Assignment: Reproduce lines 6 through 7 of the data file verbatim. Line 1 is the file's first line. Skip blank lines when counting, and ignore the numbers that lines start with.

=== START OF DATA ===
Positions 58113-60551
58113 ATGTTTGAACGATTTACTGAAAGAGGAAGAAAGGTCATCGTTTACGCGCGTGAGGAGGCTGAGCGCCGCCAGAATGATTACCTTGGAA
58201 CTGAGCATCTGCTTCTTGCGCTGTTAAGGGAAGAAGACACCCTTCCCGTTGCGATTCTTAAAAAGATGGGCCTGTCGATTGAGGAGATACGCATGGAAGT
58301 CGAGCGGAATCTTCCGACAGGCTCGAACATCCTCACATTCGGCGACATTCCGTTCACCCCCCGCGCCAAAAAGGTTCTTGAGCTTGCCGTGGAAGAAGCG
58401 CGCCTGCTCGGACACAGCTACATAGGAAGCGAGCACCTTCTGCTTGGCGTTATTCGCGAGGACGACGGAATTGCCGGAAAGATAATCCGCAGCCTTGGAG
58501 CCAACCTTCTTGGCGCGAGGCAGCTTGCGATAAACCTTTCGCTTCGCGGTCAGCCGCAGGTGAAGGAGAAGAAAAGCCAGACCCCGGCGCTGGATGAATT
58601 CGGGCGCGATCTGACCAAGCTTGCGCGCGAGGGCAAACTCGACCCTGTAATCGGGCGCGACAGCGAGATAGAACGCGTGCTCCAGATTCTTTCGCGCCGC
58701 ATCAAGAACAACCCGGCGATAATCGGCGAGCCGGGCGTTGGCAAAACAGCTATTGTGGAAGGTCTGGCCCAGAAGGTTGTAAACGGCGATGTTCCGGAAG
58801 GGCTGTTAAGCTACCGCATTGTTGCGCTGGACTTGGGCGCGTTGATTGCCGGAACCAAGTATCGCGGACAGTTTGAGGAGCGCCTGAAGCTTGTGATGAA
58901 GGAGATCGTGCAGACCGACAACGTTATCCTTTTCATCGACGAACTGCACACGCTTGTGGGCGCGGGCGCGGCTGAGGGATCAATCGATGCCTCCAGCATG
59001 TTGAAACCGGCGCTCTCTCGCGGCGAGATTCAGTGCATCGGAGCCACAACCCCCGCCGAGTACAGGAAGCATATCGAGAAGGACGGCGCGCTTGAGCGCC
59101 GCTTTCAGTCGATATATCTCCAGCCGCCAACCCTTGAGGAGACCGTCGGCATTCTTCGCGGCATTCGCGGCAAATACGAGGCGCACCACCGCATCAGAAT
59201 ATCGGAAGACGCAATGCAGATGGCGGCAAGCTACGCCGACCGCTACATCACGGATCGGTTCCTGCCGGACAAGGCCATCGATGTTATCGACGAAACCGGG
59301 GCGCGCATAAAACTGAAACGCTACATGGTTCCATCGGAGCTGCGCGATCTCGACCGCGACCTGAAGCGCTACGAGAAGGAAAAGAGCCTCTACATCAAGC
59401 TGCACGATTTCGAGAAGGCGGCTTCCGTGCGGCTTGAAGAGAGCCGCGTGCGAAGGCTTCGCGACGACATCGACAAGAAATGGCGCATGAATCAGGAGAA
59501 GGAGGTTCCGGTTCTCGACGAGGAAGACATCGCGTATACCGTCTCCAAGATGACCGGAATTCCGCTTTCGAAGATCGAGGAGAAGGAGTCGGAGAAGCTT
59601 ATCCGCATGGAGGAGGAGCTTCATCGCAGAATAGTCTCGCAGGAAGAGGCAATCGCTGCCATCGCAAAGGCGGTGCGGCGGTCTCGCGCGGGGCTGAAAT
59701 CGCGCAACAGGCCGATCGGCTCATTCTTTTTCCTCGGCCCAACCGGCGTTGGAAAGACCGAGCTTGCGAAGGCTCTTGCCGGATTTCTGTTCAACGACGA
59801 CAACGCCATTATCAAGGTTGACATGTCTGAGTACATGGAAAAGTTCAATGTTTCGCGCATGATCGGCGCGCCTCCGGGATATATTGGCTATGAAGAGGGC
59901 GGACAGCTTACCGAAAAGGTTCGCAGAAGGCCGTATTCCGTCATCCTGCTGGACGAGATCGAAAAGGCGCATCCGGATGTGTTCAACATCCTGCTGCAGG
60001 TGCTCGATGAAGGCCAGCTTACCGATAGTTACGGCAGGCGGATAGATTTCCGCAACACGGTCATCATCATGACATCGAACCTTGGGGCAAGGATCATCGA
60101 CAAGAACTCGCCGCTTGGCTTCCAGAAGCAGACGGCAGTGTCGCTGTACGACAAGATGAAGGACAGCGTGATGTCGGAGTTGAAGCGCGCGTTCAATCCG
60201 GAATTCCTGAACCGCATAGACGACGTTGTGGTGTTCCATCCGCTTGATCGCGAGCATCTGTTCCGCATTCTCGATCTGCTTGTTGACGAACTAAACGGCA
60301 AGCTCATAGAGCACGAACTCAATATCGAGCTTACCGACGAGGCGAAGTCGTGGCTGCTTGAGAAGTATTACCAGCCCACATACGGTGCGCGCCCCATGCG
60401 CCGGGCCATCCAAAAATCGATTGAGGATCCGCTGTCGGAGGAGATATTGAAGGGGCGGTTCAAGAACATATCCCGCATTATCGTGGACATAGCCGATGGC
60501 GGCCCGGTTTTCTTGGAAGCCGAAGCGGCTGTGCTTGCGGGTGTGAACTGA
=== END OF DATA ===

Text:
58501 CCAACCTTCTTGGCGCGAGGCAGCTTGCGATAAACCTTTCGCTTCGCGGTCAGCCGCAGGTGAAGGAGAAGAAAAGCCAGACCCCGGCGCTGGATGAATT
58601 CGGGCGCGATCTGACCAAGCTTGCGCGCGAGGGCAAACTCGACCCTGTAATCGGGCGCGACAGCGAGATAGAACGCGTGCTCCAGATTCTTTCGCGCCGC